The Sun Belt Is Rising: Real Estate Outlook Strong

By Tim Wang, Managing Director and Head of Investment Research, and Julia Laumont, an Associate in the Investment Research group at Clarion Partners.


April, 2019


Rapid population growth in the U.S. Sun Belt has been an extraordinary boon to commercial real estate investors, and the investment outlook for Sun Belt real estate is now especially attractive.

Stretching across 18 states in the Southeast and Southwest, the region includes seven of the 10 largest U.S. cities, as well as many mid-size metropolitan statistical areas. Population growth has surged for decades from an influx of people seeking growing economic opportunity, lower cost of living and retirement in a warm, sunny climate. Many areas are become increasingly popular destinations for professionals, families, retirees and world travelers.

The expanding new economy in the South and West may become more important than the Northeast’s and Midwest’s, and will continue to attract top talent. These dynamics should greatly improve and catalyze cultural, institutional, leisure and intellectual property growth in urban areas, as well as household wealth. This likely will drive outsized commercial real estate appreciation.

Through 2030, population growth is anticipated to be outsized in the three most populous states – California, Texas and Florida – followed by Arizona, North Carolina and Georgia. Given recent expansion trends, high growth is also likely to take place in many mid- and large-sized Sun Belt cities.

Returns for Sun Belt markets in the NCREIF Property Index returns performed extremely well over the past 20 years:
 


Sun Belt Commercial Real Estate Opportunities

In recent years, Sun Belt markets have greatly outperformed in effective rent growth. Largely composed of lower-density suburbs and exurbs, much of the region’s real estate is newer and low-rise construction. Given the higher level of sprawl, trends toward densification and live-work-play are going strong. Meanwhile, the fastest-growing markets were largely suburban.

Office. The largest Class A office submarkets by square feet are San Francisco, Los Angeles, Atlanta, Dallas, Atlanta and Orange County, CA. Many top high-paying, office-using jobs are in corporate headquarters in the premier suburbs of these metropolitan statistical areas (MSAs). Due to increasing office space efficiency and the coworking explosion, consideration should be given to irreplaceable assets near transit hubs, campuses, and commercial districts, which tend to be in more walkable, mixed-use settings.

Multifamily. Since Sun Belt markets report mixed homeownership rates, some with very high rates of owner-occupied units, we like high-growth downtown areas for multifamily housing near younger employment hubs. Local barriers to entry such as zoning and land-use restrictions should be critically reviewed because select MSAs may be at risk of oversupply. Single- and multifamily rentals in master-planned communities are likely be more common for larger households. Many Millennials may opt for gated community living as they start or grow families. Professionally-managed, full-service rental housing will cater to elderly constituencies who prefer non-car-dependent, village-style living.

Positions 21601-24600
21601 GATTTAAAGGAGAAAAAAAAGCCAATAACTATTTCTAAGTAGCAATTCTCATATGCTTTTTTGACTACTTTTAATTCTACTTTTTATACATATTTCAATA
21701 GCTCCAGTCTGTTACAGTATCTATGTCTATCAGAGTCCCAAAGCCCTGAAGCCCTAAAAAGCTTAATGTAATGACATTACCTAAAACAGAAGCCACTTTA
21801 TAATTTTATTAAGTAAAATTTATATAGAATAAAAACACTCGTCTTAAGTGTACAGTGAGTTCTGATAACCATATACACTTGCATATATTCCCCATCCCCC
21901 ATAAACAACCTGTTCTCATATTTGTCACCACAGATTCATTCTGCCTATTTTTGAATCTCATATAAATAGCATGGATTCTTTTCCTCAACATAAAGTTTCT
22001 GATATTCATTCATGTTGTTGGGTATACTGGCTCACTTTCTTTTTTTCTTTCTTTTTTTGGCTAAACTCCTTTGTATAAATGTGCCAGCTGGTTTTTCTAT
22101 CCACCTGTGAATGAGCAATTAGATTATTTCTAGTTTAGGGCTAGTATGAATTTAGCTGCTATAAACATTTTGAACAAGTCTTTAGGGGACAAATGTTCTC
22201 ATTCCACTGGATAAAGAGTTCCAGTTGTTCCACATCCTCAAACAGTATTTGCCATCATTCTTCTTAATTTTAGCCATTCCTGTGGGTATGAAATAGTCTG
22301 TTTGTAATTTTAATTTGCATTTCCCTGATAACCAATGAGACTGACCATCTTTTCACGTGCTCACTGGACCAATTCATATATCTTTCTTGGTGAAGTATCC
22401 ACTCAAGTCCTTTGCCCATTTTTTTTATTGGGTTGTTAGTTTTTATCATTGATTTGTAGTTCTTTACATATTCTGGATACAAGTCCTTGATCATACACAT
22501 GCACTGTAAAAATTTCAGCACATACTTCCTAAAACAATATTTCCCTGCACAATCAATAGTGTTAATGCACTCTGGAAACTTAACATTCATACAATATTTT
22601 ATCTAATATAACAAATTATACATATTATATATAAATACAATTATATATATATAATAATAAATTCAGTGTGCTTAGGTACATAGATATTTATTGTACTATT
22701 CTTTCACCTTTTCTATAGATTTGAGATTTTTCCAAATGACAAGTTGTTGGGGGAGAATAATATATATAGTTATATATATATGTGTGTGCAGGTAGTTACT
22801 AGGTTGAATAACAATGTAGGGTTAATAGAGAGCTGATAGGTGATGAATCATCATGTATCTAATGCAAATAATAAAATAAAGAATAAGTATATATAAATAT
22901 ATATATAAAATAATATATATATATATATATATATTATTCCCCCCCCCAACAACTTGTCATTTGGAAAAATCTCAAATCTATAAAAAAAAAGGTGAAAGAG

Retail. Urban and suburban shopping formats should target high street, grocery-anchored and lifestyle centers with considerable population density and/or in wealthier neighborhoods. Proximity to top job and housing submarkets is crucial. Also, seniors tend to have higher net worth and shop more in bricks-and-mortar stores.

Industrial. Four out of six of the largest and most active distribution markets are in the Sun Belt – Los Angeles, the Inland Empire of Southern California, Dallas/Fort Worth and Atlanta. Factors that should bode well for ongoing demand in the region including rapidly growing populations in the Southeast and Southwest as well as the Panama Canal expansion, the burgeoning recovery of manufacturing and the U.S. energy boom.

Hotel. Tourism is an important year-round business attracting millions of domestic and international leisure and business travelers. Nationwide, foreign spending has reached record levels. We see value in high-quality, full-service hotels with top beaches, access to the great outdoors, food & beverage (F&B), corporate events, and meeting spaces.

Ultimately, the Sun Belt’s pro-business culture – largely enabled by less onerous taxes and regulations – have spurred significant private sector growth. More companies are domiciling in the Sun Belt. Texas, Florida and California boast the most Fortune 500 companies outside New York, Illinois and Ohio. Over the past decade, Sun Belt employment grew by 12 million (+20%) versus nine million (+12%) elsewhere in the U.S. This tremendous business expansion has led to faster job, GDP and wage growth in most Sun Belt metro areas.

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